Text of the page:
Saturday, December 3, 2011

Urban Wilderness: Staten Island, NY

The photographs throughout this post are from Staten Island’s Greenbelt system of parks and trails. Some of them illustrate passages directly from my story, but others are meant as a complementary photo essay.

Having a few hours before I needed to return my rental car at Newark Airport, I thought I might explore a bit of the Meadowlands, which are nearby. However, the spaghetti of freeways on the map was more than a little intimidating. Trying to navigate them in the car seemed a fool’s errand. I opted for Staten Island.

Although I grew up in New York and have visited “the city” many times since I moved to Wisconsin, I’d never been to Staten Island before. Someone said, “Why go there? It’s just another suburb.” In fact, on a map it looks much more like part of New Jersey than New York.

Why go there? I’d read about Fresh Kills, once the world’s largest landfill. An ambitious project now underway means to transform it into parkland. Its 2,200 acres make it three times larger than Central Park. It sounded like an appropriate urban wilderness adventure to me.

After the twelve-lane expanse of New Jersey Turnpike, the drive across the tunnel-like Goethals Bridge was a white-knuckle adventure in itself. A large steel paneled truck rattled along mere inches away from my side mirror. As we sloped down out of the cattle trough onto Staten Island, the road widened again. Wetlands stretched off on both sides, seasonally sear and brown, but a welcome contrast to the seemingly endless port terminals, refineries, industries, and highways of New Jersey.

Fresh Kills was easy to find. The West Side Expressway slices it like thanksgiving turkey. Barren mounds rise on either side like skinned breasts laid on a platter; man-made mountains that dwarf the houses, hotels, businesses, shopping centers, and power plants around its edges.

Cypress knees
As parkland it seemed completely unsatisfying; a pregnant wasteland that leaves me wondering how a landfill can be called “former,” as if the noxious contents will ever disappear. Maybe it will be more convincing in thirty years, when the “state-of-the-art ecological restoration techniques” have had a chance to mature.

Cypress and goose pond at Willowbrook Park
I circled it, looking fruitlessly for a way in. I didn’t need the numerous “no trespassing” signs to convince me to find a more inviting place for my urban adventure.

Fortunately, Staten Island offers many other opportunities to scratch my itch for exploration.

I chanced upon Willowbrook Park, despite narrow street access and low visibility signage. I found there a lovely pond surrounded by a paved path full of people strolling amid aggressive geese; cypress trees and a slew of their attendant knees along the water’s edge; and a park office with a map of The Greenbelt. Score! That led me to a larger, more alluring natural area.

I parked at the Greenbelt Nature Center, ignored the irony of the bench on its small lawn that bore a plaque reading “THE ADVENTURE BEGINS HERE!” (Am I supposed to sit?), and plunged gratefully into the forest. A more compelling sign on the nature trail proclaimed that this area will remain “forever wild.” I set out hopefully in search of its promise.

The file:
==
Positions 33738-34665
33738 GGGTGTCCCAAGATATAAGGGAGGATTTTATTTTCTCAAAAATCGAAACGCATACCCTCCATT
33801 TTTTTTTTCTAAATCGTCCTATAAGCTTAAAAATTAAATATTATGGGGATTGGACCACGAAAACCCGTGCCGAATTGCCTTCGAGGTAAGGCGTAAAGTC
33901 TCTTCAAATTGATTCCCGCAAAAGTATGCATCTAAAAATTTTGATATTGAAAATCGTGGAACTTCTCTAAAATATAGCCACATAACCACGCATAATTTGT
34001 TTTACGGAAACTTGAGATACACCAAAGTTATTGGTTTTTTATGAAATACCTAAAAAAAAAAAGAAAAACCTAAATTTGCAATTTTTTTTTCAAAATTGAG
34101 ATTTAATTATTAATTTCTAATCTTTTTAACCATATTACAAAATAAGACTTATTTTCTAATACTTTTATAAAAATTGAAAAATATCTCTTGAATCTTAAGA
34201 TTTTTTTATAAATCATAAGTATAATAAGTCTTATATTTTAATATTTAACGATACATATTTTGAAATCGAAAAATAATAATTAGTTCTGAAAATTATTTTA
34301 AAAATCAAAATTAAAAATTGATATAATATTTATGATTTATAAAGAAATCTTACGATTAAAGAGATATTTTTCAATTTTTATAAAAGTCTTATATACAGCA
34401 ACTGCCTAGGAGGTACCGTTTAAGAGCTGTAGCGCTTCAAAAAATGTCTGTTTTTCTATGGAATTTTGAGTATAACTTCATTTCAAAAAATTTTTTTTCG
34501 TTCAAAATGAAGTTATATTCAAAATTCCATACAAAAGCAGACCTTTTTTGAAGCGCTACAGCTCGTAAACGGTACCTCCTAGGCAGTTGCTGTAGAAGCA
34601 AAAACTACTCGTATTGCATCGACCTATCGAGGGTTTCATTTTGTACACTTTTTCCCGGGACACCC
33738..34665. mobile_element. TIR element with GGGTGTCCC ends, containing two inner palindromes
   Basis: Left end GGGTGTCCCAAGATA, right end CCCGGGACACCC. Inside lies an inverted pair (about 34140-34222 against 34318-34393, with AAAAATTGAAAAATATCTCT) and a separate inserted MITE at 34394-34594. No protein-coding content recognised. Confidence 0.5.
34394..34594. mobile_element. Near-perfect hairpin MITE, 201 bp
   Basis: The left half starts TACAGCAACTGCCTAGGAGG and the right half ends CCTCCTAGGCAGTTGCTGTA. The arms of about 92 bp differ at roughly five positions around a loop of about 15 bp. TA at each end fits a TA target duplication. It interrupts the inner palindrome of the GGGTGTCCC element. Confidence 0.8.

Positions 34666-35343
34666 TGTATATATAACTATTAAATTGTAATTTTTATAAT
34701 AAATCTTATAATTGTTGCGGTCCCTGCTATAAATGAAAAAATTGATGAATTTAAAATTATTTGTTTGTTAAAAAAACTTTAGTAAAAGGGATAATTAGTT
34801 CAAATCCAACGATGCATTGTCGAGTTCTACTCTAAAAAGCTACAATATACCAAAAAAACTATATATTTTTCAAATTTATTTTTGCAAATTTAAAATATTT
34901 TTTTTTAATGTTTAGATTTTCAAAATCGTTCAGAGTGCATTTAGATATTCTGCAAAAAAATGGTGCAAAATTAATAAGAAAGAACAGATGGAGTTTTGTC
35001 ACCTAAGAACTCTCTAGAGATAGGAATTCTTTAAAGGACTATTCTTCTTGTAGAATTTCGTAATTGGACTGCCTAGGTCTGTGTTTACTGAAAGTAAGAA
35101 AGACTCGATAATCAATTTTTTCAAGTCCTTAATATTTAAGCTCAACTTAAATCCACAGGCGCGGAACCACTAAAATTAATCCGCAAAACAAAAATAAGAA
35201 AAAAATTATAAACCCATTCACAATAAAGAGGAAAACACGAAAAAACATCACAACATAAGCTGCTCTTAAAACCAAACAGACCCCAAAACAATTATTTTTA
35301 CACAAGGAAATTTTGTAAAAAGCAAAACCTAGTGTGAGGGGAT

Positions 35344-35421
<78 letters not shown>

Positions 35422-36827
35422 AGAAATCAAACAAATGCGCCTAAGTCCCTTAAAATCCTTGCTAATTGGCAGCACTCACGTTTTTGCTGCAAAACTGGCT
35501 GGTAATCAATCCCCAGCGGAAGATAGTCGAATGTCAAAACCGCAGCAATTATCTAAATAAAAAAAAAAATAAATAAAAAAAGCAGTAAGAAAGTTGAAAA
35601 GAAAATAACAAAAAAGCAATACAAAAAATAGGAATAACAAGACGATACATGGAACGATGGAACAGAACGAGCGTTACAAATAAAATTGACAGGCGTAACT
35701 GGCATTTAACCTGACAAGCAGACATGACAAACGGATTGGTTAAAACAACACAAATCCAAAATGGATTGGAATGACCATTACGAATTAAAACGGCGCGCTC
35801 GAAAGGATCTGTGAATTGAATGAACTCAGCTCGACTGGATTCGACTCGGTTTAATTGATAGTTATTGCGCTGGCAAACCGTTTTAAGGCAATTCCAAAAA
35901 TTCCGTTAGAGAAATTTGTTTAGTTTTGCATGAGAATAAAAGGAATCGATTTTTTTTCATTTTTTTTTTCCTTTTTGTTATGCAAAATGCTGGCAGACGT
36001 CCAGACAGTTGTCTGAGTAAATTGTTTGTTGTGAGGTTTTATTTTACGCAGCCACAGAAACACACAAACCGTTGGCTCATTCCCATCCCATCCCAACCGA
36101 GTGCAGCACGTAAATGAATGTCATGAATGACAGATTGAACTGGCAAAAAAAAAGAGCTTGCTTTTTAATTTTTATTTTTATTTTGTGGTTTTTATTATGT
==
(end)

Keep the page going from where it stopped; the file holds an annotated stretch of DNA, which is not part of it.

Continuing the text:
The trail, which was wide and clear enough to follow without assistance, was emblazoned with rectangular swatches of colorful paint. Apparently that wasn’t enough for someone; everywhere I went there also were vibrant pink and orange ribbons dangling from branches overhead. As I progressed along several trails with differently hued markers, I came to places where some over-achieving trail manager (or adolescent volunteer?) had spray-painted the ground itself, along with an occasional rock, wooden bench, and even dead leaves. No getting lost in this urban forest!

Photomontage of trail markings

Spray paint aside, the forest was indeed pretty wild. Leafless trees poked up from heaps of logs and downed branches that were shrouded in vines, brambles, and creepers, like thick cobwebs, making the place appear disheveled, faded with neglect, like Miss Havisham’s dining room in Great Expectations.

The trail dropped into hollows, some too muddy to cross, requiring me to backtrack and choose an alternate route – red or yellow this time? It wound around stagnant pools, like dark, cloudy crystal balls, mirroring the broken sky. In one a giant timber dipped into the still water, as if a gargantuan witch had long ago abandoned labors over a murky cauldron.

An unmarked (but easy to follow!) spur trail led to “ruins,” as identified on the trail map. My expectations of discovering a romantically decaying colonial mansion were dashed, though, by what proved to be the remains of a small corner made of rough stone with a set of concrete steps leading up to…a snarl of small trees. A ring of blackened charcoal, along with beer cans in a cave-like basement window well, indicated regular and irreverent visitation.
However, despite all the manifestations of humanity, my hike was quite solitary and peaceful. By the time I returned to my rental car I had spent long enough in the wilds of Staten Island to quiet my restless spirit and to brave a return trip over the Goethals Bridge and the short stretch of turnpike to the airport.

Ribbons hanging from branches to mark the trail.
The Meadowlands, as well as a rehabilitated Fresh Kills, remain on my bucket list for future explorations.

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